Thursday, November 18, 2010

Concept Maps & Visual Pedagogy

This was the presentation for the Global Education Conference.: "This presentation will explore concept mapping and brainstorming tools for classroom discussion, discovering knowledge, and problem-solving. I will present a brief history of visual pedagogy from different cultures to show how concept maps work. We will explore teaching techniques using these methods. The tools we will look at will include everything from pencil and paper, free mind mapping software, online collaborative concept mapping, and 3-d concept mapping in virtual worlds like Second Life." It was a good session but I think that I need to work on developing presentations that encourage more feedback from the participants. I love this conference though. I have met a lot of people from around the world that I would not have had a chance to meet otherwise. Diversity of viewpoints is what it should be all about.

Enhanced by Zemanta
Here is the same presentation in a less linear form as a concept map.

Sunday, November 14, 2010

Farewell, Drop.Io: Too fast to live, too young to die...

The Open Source Initiative keyhole.Image via WikipediaI have often heard that one of the weaknesses of open source is that is that it is an unstable model. Somehow, open source software is supposedly more buggy, not as robust, not enough people supporting it, or too many people involved, etc. And yet, commercial programs drop like flies as the forces of an unbridled lassez-faire tech economy steam-roll through cyberspace like a nuclear tractor load of mixed metaphors and rampant hyperbole. Last week, I had to say goodbye to a favorite tool: Drop.Io. Free file storage, gave an embed code for what ever you stored up there, and a phone number where you could call in and it would record your message and host it as an embeddable MP3 file. Completely brilliant. As an online instructor, this was an extremely useful tool. They were not open source, but I didn't think they had a plan for making money - until Facebook bought them out. And good for them for getting bought out - the service was so good at the ground level right out of the gate that it was not clear how they would have turned it into "premium ware." So the service goes away and the programmers get absorbed by Facebook's production team.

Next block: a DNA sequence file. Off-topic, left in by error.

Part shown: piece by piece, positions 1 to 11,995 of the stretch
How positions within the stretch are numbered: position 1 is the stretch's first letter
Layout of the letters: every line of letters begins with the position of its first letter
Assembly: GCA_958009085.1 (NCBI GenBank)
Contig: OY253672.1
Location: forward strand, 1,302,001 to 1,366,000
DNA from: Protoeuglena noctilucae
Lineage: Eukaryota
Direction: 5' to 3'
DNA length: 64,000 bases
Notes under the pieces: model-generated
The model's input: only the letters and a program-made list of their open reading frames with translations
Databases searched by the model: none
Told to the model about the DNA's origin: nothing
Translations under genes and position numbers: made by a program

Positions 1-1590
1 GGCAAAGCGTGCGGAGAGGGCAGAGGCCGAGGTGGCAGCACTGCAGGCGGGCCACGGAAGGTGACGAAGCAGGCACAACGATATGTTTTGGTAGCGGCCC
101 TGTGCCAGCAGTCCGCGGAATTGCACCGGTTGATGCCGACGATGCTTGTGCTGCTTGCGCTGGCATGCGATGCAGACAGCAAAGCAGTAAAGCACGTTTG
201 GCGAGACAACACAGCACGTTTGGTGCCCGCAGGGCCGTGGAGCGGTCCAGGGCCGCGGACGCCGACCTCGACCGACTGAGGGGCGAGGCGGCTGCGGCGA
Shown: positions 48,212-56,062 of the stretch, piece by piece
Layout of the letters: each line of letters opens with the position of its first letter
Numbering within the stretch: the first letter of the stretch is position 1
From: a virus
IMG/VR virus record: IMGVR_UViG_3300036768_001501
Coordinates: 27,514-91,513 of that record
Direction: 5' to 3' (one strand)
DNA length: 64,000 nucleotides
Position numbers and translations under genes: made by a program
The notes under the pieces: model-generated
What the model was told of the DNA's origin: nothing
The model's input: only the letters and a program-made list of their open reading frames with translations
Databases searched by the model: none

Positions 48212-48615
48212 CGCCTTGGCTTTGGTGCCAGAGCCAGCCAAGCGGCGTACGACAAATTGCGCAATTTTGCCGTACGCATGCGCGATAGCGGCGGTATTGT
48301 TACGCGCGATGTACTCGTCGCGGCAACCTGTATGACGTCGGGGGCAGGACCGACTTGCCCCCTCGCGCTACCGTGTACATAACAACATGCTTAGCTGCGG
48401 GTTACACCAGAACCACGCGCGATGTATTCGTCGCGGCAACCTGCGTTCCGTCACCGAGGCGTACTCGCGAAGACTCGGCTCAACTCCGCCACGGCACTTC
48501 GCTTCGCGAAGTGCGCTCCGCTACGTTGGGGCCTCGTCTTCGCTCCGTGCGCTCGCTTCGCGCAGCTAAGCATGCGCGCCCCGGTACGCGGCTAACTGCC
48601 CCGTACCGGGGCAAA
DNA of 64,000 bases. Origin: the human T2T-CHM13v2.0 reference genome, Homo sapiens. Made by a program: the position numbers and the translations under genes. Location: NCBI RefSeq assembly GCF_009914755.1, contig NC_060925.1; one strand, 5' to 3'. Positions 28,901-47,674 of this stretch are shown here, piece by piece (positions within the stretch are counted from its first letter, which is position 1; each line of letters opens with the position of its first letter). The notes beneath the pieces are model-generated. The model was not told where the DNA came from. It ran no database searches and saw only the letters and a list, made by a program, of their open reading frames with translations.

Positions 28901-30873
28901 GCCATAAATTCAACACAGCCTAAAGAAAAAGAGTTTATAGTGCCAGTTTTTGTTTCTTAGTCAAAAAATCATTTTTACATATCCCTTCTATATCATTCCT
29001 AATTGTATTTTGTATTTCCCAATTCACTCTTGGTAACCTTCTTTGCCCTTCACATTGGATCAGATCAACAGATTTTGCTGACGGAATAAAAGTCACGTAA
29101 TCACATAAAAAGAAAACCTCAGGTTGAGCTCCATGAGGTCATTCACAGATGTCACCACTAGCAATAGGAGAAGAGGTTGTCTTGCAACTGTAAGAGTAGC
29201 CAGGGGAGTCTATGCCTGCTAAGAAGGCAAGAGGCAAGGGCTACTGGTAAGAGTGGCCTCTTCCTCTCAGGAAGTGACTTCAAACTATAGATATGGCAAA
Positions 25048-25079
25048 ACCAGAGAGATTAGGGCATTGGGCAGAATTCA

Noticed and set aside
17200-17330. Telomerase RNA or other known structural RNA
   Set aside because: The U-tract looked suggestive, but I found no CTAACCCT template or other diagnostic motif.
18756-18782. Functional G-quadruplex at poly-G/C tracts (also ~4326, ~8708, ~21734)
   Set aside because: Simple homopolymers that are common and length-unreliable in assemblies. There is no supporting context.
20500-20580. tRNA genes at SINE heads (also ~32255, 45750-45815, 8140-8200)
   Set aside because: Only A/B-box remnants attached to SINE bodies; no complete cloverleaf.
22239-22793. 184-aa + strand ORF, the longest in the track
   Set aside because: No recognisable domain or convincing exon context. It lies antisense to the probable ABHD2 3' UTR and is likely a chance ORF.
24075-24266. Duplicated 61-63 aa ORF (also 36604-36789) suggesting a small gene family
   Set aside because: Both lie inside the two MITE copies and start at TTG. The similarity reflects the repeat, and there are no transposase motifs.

This happened to Angel Learning and is now happening to Elluminate (quel dommage!) and Wimba Voice Tools (good riddance!). Ironically, the most stable model is going to turn out to be foundation-supported open source tools like Sakai. Sakai will continue to grow and change in some really interesting directions: it is one of the few players in online learning that can't get sued or bought out of existence by Blackboard. Goodbye, Drop.Io, you were the James Dean of free file sharing services.
Enhanced by Zemanta

Wednesday, November 03, 2010

An Open Textbook as an Open Community

A segment of a social networkImage via WikipediaOpen textbooks can sustain a community of practitioners in a given field. With commercial texts, and texts that are not truly openly licensed, English instructors can't get together, make decisions about the needs of their students, and change the text. They are often stuck with the text written by the subject matter expert far from the experiences, needs, and location of that community. The instructors then have to create "supplemental materials" to address those needs. And what do we do about fields where information is rapidly changing? For instance, there are too many things happening in instructional design for us to rely on one text; the view point of a single author in a book that is infrequently updated is not enough. The whole idea of a book, a single container of vetted knowledge is nearly useless in an environment where information constantly changes and networks expand at an exponential rate. Instructional designers, and professionals in other fields, need to replace the text with a community. We need a participatory textbook. For that to happen, one needs an open-licensed "text" as defined by  the DOE's Notice of Proposed Priorities (also used in a recent Creative Commons blog post):

"Open educational resources (OER) means teaching, learning, and research resources that reside in the public domain or have been released under an intellectual property license that permits their free use or repurposing by others."

and from the original, 2002 UNESCO definition:

"The open provision of educational resources, enabled by information and communication technologies, for consultation, use and adaptation by a community of users for noncommercial purposes."

That is my dream for instructional design  - that we are light and adaptable - we can repurpose information according to the diverse needs of students and teachers; that we can adapt to our networks quickly and efficiently because we are not stuck with merely. And from the UNESCO definition that we become a community of users, enabled by information and communication technologies for consultation.

This sounds like a community of users built around a wiki to me. Stay tuned for a different kind of request for articles/chapter/proposal.
Enhanced by Zemanta